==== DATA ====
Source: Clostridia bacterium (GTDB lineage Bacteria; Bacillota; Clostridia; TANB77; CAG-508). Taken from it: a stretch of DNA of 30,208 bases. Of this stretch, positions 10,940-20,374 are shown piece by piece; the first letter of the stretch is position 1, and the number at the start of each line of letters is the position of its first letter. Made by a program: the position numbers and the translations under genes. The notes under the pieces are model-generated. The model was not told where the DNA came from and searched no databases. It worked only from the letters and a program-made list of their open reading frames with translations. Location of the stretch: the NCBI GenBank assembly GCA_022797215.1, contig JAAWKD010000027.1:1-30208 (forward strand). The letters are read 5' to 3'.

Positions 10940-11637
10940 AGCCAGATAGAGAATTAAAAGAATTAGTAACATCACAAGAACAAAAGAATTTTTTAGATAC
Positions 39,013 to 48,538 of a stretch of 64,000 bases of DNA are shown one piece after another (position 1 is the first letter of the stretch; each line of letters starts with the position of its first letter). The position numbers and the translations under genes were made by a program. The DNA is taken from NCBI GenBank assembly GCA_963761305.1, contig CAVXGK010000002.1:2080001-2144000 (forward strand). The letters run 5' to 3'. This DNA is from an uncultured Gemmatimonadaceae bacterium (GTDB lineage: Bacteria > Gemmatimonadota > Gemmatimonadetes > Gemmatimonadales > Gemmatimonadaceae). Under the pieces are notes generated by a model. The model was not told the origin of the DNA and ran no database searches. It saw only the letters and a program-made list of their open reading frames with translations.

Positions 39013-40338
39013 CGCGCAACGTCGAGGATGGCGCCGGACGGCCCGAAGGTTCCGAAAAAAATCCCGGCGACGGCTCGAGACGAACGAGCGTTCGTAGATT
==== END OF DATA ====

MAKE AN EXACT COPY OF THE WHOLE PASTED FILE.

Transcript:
Source: Clostridia bacterium (GTDB lineage Bacteria; Bacillota; Clostridia; TANB77; CAG-508). Taken from it: a stretch of DNA of 30,208 bases. Of this stretch, positions 10,940-20,374 are shown piece by piece; the first letter of the stretch is position 1, and the number at the start of each line of letters is the position of its first letter. Made by a program: the position numbers and the translations under genes. The notes under the pieces are model-generated. The model was not told where the DNA came from and searched no databases. It worked only from the letters and a program-made list of their open reading frames with translations. Location of the stretch: the NCBI GenBank assembly GCA_022797215.1, contig JAAWKD010000027.1:1-30208 (forward strand). The letters are read 5' to 3'.

Positions 10940-11637
10940 AGCCAGATAGAGAATTAAAAGAATTAGTAACATCACAAGAACAAAAGAATTTTTTAGATAC
Positions 39,013 to 48,538 of a stretch of 64,000 bases of DNA are shown one piece after another (position 1 is the first letter of the stretch; each line of letters starts with the position of its first letter). The position numbers and the translations under genes were made by a program. The DNA is taken from NCBI GenBank assembly GCA_963761305.1, contig CAVXGK010000002.1:2080001-2144000 (forward strand). The letters run 5' to 3'. This DNA is from an uncultured Gemmatimonadaceae bacterium (GTDB lineage: Bacteria > Gemmatimonadota > Gemmatimonadetes > Gemmatimonadales > Gemmatimonadaceae). Under the pieces are notes generated by a model. The model was not told the origin of the DNA and ran no database searches. It saw only the letters and a program-made list of their open reading frames with translations.

Positions 39013-40338
39013 CGCGCAACGTCGAGGATGGCGCCGGACGGCCCGAAGGTTCCGAAAAAAATCCCGGCGACGGCTCGAGACGAACGAGCGTTCGTAGATT